Penn says his return not a one-and-done deal
B.J. Penn insists he was content with his retirement from mixed martial arts when he watched the main event of UFC 180.
An interim UFC heavyweight title fight pitted 40-year-old Mark Hunt against 37-year old Fabricio Werdum.
A month shy of Penn’s 36th birthday, his mind began to shift back to the sport that made him famous more than a decade ago.
And here we are once again.
After three fights fell through in 2016, the now 38-year-old former two-division world champion will step into the Octagon for the 24th time in the main event of UFC Fight Night 103 on Sunday in Phoenix.
Penn (16-10-2, 12-9-2 UFC) will continue his career-long tradition of fighting only the best when he ends a 30-month layoff against promising featherweight
contender Yair Rodriguez (10-1), who is a perfect 5-0 in the UFC.
“I think they were the ones who wanted to fight us,” Penn said of the matchup with Rodriguez, ranked No. 10 at 145 pounds. “I don’t know, maybe they think I’m past my prime or whatever, but it’s all good.”
They wouldn’t be the only ones to think Penn, who is 1-5-1 in his past seven fights, is well past the level he was at when he held the UFC lightweight title some seven
His only win since losing the belt to Frankie Edgar in April 2010 is a knockout of 37-year-old Matt Hughes in November of that year.
His last three losses were all fights that went into the third round, and he absorbed a total of 453 strikes in those fights.
That hasn’t deterred Penn from getting back into the cage. Only four fighters alltime have logged more fight minutes in the UFC than Penn.
“I just love it, man. I miss the confrontation. I miss the struggle. I miss everything about it,” Penn said. “I really didn’t think I would come back after the last time. I saw Werdum and Hunt fight and one guy was 37 and one guy was 40.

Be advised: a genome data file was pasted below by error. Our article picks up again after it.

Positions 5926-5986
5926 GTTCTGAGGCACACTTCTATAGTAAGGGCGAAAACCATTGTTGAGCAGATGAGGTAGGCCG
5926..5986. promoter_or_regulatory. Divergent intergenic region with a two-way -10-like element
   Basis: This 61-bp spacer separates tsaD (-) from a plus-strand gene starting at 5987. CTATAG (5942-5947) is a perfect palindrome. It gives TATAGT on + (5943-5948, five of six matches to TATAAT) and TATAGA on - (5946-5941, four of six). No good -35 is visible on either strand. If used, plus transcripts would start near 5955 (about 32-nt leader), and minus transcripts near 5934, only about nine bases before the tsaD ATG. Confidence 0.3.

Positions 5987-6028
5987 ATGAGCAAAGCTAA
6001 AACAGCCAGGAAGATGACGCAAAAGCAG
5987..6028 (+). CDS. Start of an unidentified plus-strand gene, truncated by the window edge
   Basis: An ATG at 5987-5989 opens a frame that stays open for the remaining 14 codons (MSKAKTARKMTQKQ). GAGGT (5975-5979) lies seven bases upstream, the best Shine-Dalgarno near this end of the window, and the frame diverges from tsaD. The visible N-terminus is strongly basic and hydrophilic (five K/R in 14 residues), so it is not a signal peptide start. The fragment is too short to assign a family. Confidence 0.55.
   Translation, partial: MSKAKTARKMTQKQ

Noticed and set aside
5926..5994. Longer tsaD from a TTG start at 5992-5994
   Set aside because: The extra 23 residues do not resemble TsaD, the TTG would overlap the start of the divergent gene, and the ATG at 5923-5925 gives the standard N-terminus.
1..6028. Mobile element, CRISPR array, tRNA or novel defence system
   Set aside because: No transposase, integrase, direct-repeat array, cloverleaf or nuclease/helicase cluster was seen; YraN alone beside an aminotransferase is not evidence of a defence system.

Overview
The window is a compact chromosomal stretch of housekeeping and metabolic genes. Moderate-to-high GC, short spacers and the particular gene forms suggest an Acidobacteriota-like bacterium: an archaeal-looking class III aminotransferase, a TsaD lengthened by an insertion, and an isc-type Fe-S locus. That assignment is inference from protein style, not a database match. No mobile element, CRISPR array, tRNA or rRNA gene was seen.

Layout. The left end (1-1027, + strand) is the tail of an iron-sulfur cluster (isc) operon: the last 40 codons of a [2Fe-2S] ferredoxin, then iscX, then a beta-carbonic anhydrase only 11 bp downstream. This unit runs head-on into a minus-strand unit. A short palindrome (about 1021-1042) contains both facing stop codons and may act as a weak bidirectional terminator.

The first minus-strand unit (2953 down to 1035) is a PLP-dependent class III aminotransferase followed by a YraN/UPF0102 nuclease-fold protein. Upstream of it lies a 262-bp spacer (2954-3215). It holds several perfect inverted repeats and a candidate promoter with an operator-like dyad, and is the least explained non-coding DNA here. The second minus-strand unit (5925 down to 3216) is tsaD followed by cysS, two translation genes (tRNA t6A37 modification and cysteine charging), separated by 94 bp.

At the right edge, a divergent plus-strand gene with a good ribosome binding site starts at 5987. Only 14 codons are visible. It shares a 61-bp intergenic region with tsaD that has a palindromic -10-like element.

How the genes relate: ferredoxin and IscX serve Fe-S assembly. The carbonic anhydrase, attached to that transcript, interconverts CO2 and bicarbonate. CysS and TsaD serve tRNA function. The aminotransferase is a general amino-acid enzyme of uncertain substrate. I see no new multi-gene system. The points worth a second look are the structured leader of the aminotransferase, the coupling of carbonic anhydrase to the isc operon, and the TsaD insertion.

“How could I not be in there?”
Penn hadn’t worked out in the gym since losing to Edgar again in July 2014, knowing if he did, it would lead him back to the UFC.
Once he decided to start training, he went to Albuquerque, N.M., to work with renowned trainer Greg Jackson, who cornered Georges StPierre in 2009 when Penn lost and then filed a complaint against St-Pierre and Jackson for the illegal application of Vaseline during the bout.
The two patched up their difference and Jackson vouched for Penn, telling the UFC his comeback attempt was legit.
The UFC gave him another shot, scheduling fights against Dennis Siver, Cole Miller and Ricardo Lamas, which all fell through.
Rodriguez is more than a 4-to-1 favorite in the fight, but Penn insists this isn’t a one-time deal.
He has visions of getting back to the top of a division one more time.
“I’m getting older and I want to try to see what this year holds for me,” Penn said. “We’re coming on (television) right after the NFC (playoff) game and so this is kind of like a Super Bowl year for me.
“I want to go win our Super Bowl this year.”
B.J. Penn: Has record of 1-5-1 in his last seven fights